PITTSBURGH — Pittsburgh Mayor Bill Peduto's decision to still allow as many as 500 Syrian refugees to relocate to the Steel City has become a divisive issue among many.
While U.S. Rep. Tim Murphy, R-Upper St. Clair, said the acceptance of Syrian refugees poses a real threat, Yinka Williams, the executive director of Acculturation for Justice, Access and Peace Outreach, said the U.S. can’t turn its back on these people.
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"We are the ones who preach to the rest of the world that we need to be democratic and free and that is all that all of those refugees who come into this country are truly seeking for," Williams said.
Williams, who emigrated from Nigeria and is now a U.S. citizen working for the nonprofit AJAPO in the Hill District, said the Syrian refugees desperately need help.
"We shouldn't approach this out of fear. We have to approach this out of who we are and who we are is that we are a welcoming people," she said.
Target 11 investigator Rick Earle learned that 24,422 refugees have been relocated to Pennsylvania during the last decade. Nearly 4,000 of them settled in Pittsburgh, with about 2,000 arriving from the Asian country of Bhutan, 400 from Iraq, three from Afghanistan. Ten arrived this year from Syria.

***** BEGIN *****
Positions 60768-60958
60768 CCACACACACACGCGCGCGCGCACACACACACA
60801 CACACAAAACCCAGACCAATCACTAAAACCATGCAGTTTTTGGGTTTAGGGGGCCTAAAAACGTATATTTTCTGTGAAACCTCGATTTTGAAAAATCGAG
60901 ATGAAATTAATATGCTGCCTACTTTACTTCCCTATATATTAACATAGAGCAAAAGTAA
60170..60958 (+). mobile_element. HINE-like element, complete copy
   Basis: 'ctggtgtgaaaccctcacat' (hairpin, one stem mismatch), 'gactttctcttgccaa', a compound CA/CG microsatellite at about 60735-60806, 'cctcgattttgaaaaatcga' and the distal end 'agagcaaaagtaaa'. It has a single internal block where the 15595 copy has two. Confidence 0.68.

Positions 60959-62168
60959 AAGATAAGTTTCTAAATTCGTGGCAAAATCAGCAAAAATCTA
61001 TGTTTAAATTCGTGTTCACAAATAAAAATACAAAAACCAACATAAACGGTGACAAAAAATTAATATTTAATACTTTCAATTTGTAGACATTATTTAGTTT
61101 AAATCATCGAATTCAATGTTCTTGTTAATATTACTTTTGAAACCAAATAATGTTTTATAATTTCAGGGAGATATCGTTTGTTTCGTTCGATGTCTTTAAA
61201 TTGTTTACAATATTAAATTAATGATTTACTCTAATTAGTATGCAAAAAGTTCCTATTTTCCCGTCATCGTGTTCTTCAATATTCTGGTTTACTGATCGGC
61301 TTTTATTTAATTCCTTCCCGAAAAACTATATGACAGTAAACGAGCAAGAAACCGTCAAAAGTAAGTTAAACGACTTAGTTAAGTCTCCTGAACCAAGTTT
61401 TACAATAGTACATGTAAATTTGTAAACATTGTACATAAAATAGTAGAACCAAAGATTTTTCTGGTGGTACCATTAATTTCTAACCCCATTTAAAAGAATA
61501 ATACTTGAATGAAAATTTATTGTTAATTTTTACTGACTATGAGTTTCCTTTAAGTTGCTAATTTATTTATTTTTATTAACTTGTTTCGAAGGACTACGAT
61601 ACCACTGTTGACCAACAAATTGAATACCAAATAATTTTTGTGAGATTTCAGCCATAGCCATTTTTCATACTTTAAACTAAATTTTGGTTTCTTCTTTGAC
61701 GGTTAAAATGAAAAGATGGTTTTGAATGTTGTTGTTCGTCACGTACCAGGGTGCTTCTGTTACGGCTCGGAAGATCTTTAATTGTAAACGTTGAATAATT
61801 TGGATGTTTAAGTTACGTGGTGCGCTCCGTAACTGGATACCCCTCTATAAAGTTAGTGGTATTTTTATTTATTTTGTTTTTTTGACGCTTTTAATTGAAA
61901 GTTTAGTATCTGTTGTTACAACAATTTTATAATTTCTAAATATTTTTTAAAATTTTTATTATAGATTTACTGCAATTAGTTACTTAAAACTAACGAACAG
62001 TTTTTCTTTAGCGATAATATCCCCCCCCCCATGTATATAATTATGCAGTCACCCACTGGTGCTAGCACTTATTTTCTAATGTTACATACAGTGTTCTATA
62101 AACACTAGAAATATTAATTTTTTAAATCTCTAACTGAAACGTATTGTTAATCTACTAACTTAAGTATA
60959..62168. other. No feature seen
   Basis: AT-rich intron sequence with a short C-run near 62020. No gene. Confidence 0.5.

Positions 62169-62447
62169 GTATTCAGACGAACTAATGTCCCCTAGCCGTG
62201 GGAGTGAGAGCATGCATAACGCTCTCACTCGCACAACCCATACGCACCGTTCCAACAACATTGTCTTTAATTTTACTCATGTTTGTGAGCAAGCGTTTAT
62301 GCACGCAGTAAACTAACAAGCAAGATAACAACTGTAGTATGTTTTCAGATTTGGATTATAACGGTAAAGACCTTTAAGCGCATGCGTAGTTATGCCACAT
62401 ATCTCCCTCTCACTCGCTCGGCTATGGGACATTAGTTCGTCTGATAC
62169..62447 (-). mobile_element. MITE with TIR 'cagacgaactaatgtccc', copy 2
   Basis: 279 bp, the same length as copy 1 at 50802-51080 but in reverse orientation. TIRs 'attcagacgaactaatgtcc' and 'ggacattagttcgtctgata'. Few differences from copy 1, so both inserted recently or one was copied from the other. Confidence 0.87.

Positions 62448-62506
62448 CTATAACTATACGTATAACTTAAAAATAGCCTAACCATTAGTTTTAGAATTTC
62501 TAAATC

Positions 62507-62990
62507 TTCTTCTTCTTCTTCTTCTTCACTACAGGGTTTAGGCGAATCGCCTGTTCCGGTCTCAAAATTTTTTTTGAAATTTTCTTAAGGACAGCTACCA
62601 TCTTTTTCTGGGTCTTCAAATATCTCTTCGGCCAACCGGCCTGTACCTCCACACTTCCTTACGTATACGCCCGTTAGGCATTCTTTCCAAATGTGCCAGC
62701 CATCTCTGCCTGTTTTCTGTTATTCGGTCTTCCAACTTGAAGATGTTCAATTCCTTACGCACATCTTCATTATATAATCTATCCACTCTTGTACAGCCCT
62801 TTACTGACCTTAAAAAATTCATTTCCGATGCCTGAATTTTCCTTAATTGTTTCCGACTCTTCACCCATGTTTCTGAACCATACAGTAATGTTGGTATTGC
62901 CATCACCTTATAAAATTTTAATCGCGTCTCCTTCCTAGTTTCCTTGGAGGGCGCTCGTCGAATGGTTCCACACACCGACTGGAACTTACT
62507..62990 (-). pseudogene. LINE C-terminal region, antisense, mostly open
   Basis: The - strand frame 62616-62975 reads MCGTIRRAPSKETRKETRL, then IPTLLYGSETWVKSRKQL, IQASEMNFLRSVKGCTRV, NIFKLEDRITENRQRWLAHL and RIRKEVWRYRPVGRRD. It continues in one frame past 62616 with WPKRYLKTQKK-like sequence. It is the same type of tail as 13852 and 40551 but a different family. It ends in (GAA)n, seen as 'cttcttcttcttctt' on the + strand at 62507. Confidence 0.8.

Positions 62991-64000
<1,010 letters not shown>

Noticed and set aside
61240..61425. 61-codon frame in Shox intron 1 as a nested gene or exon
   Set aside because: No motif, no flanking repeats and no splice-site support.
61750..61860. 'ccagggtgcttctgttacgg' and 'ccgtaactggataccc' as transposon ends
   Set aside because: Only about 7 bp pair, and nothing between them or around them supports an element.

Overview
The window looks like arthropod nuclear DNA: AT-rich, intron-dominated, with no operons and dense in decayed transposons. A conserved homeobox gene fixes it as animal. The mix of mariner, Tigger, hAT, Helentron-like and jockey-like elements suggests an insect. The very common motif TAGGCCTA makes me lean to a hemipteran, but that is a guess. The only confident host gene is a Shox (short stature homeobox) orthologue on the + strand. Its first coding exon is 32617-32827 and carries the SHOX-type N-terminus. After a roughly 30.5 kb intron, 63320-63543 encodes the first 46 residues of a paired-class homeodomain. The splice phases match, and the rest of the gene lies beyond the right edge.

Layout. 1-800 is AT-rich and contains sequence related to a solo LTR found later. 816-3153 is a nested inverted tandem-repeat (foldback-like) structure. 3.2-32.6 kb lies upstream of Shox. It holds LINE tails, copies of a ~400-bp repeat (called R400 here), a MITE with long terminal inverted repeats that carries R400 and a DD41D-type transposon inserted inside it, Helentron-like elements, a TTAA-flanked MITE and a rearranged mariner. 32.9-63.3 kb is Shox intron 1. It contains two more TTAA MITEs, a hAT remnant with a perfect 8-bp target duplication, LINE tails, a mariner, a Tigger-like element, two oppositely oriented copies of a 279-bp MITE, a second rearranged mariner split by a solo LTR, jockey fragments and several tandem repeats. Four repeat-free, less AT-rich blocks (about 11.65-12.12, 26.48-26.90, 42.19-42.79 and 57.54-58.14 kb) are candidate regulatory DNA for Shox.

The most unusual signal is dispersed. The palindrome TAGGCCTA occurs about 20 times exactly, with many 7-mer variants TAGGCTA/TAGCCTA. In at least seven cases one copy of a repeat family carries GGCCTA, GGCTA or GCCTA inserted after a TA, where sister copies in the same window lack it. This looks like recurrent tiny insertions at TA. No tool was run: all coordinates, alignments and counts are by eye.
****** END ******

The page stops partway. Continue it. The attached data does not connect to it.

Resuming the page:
"We are a welcoming country. We've had refugees since the beginning of time, but that's not the issue. The issue is the safety and security of America," Murphy said.
Murphy voted last week to temporarily block Syrian refugees from entering the U.S., a measure that overwhelming passed the House.
While the state department said refugees are screened by the FBI, Homeland Security and the National Counter Terrorism Center, using IRS scans, fingerprints and medical exams, Murphy, who recently met with those departments, said they left a lot of questions unanswered.
"Can you tell us specifically what things you can use to vet these people coming over to make sure they are not terrorists and that said we've got nothing," Murphy said.
He said he also doesn't take any comfort in a recent study that found of the 700,000 refugees allowed into the U.S. since 9/11, only three have been arrested for planning terrorism.
"One is too many. The FBI is following a thousand people with known suspicious of terror ties, and the issue is there are a lot of unknowns, Murphy said.
While there is no security guarantees, Williams said for most refugees, it's all about three simple things.
"It's about life, liberty and the pursuit of happiness for them," she said.
As for Murphy, he said he hopes the Senate will now take action to ban Syrian refugees until more safeguards are put in place.